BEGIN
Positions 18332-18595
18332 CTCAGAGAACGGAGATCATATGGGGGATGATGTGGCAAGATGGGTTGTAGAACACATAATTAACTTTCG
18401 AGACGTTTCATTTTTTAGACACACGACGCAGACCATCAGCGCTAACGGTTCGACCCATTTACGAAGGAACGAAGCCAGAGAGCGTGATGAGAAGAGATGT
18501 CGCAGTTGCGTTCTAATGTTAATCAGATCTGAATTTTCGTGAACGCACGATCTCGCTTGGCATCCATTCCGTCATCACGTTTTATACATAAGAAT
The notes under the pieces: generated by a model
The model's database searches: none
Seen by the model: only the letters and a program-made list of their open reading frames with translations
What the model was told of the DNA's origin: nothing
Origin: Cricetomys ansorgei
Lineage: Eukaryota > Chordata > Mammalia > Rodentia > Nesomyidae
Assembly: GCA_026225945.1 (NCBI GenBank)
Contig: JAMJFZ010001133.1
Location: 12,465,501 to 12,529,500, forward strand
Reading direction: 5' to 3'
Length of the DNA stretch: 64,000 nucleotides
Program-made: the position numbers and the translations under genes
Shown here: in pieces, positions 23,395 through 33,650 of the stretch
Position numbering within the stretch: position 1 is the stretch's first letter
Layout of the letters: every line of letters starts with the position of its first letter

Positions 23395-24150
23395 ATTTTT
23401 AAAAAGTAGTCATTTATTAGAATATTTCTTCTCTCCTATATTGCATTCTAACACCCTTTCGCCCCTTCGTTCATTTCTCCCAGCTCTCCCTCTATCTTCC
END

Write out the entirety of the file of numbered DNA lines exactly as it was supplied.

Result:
Positions 18332-18595
18332 CTCAGAGAACGGAGATCATATGGGGGATGATGTGGCAAGATGGGTTGTAGAACACATAATTAACTTTCG
18401 AGACGTTTCATTTTTTAGACACACGACGCAGACCATCAGCGCTAACGGTTCGACCCATTTACGAAGGAACGAAGCCAGAGAGCGTGATGAGAAGAGATGT
18501 CGCAGTTGCGTTCTAATGTTAATCAGATCTGAATTTTCGTGAACGCACGATCTCGCTTGGCATCCATTCCGTCATCACGTTTTATACATAAGAAT
The notes under the pieces: generated by a model
The model's database searches: none
Seen by the model: only the letters and a program-made list of their open reading frames with translations
What the model was told of the DNA's origin: nothing
Origin: Cricetomys ansorgei
Lineage: Eukaryota > Chordata > Mammalia > Rodentia > Nesomyidae
Assembly: GCA_026225945.1 (NCBI GenBank)
Contig: JAMJFZ010001133.1
Location: 12,465,501 to 12,529,500, forward strand
Reading direction: 5' to 3'
Length of the DNA stretch: 64,000 nucleotides
Program-made: the position numbers and the translations under genes
Shown here: in pieces, positions 23,395 through 33,650 of the stretch
Position numbering within the stretch: position 1 is the stretch's first letter
Layout of the letters: every line of letters starts with the position of its first letter

Positions 23395-24150
23395 ATTTTT
23401 AAAAAGTAGTCATTTATTAGAATATTTCTTCTCTCCTATATTGCATTCTAACACCCTTTCGCCCCTTCGTTCATTTCTCCCAGCTCTCCCTCTATCTTCC